Diverse Fluoroquinolone Resistance Plasmids From Retail Meat E. coli in the United States

Fluoroquinolones are used to treat serious bacterial infections, including those caused by Escherichia coli and Salmonella enterica. The emergence of plasmid-mediated quinolone resistance (PMQR) represent a new challenge to the successful treatment of Gram-negative infections. As part of a long-term strategy to generate a reference database of closed plasmids from antimicrobial resistant foodborne bacteria, we performed long-read sequencing of 11 E. coli isolates from retail meats that were non-susceptible to ciprofloxacin. Each of the isolates had PMQR genes, including qnrA1, qnrS1, and qnrB19. The four qnrB19 genes were carried on two distinct ColE-type plasmids among isolates from pork chop and ground turkey and were identical to plasmids previously identified in Salmonella. Seven other plasmids differed from any other sequences in GenBank and comprised IncF and IncR plasmids that ranged in size from 48 to 180 kb. These plasmids also contained different combinations of resistance genes, including those conferring resistance to beta-lactams, macrolides, sulfonamides, tetracycline, and heavy metals. Although relatively few isolates have PMQR genes, the identification of diverse plasmids in multiple retail meat sources suggests the potential for further spread of fluoroquinolone resistance, including through co-selection. These results highlight the value of long-read sequencing in characterizing antimicrobial resistance genes of public health concern.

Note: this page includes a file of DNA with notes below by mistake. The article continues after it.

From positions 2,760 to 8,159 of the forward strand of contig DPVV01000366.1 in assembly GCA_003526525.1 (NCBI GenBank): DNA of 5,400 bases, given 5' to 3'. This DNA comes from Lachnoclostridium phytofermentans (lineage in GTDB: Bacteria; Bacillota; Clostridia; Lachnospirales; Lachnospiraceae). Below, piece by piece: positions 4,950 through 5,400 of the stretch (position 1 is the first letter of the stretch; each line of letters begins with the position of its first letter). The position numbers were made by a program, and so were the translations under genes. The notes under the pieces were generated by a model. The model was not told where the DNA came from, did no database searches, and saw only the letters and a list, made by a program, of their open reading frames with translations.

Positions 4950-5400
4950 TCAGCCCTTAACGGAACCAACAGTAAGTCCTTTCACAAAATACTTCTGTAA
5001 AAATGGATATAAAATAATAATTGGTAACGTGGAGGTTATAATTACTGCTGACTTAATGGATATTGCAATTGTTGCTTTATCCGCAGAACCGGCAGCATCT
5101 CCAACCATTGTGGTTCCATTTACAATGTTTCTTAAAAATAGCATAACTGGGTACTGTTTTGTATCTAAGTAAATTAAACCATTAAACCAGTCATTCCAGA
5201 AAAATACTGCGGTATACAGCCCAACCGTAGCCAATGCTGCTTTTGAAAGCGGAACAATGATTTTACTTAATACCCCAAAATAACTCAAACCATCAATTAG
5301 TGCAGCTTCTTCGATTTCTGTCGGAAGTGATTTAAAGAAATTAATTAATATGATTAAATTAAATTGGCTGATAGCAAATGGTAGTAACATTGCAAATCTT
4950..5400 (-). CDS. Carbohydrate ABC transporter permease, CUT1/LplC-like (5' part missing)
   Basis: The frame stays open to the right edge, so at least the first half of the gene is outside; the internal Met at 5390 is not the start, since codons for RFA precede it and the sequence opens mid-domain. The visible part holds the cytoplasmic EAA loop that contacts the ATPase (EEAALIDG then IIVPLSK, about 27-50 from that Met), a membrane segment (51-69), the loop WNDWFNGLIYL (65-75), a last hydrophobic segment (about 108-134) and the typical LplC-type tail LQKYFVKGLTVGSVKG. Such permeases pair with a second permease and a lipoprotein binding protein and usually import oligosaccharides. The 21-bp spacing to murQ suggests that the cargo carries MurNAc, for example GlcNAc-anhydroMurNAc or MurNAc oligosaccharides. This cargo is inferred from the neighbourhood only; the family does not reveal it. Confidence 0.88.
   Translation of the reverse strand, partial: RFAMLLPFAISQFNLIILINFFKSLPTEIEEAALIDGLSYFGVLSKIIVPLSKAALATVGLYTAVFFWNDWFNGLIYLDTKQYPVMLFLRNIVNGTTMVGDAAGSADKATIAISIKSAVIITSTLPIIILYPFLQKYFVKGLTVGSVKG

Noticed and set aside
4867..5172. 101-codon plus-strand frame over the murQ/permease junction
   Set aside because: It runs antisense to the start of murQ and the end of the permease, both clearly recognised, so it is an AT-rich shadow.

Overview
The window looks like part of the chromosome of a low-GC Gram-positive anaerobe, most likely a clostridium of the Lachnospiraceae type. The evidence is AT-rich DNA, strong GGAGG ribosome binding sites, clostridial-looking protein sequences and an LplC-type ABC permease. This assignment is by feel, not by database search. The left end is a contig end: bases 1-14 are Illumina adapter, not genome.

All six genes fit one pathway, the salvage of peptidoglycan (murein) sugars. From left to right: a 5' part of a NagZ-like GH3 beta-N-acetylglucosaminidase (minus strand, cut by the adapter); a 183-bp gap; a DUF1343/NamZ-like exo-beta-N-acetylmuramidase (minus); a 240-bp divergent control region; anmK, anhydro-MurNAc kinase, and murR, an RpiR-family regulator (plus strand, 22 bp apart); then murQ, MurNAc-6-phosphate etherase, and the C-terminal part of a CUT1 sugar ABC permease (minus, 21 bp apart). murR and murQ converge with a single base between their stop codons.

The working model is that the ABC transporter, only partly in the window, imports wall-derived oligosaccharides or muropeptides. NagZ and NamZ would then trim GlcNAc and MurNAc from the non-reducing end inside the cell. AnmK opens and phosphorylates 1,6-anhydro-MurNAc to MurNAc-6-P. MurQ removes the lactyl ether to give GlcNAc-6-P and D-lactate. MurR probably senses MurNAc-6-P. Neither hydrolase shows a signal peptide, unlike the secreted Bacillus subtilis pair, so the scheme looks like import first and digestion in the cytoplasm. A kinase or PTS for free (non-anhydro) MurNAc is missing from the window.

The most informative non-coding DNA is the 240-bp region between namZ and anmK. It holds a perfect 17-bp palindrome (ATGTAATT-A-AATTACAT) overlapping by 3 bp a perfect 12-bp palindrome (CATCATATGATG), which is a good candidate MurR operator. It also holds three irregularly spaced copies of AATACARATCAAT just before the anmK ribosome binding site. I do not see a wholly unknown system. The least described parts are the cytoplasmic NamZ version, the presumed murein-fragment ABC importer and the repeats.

Source: Frontiers in Microbiology - Category: Microbiology Source Type: research

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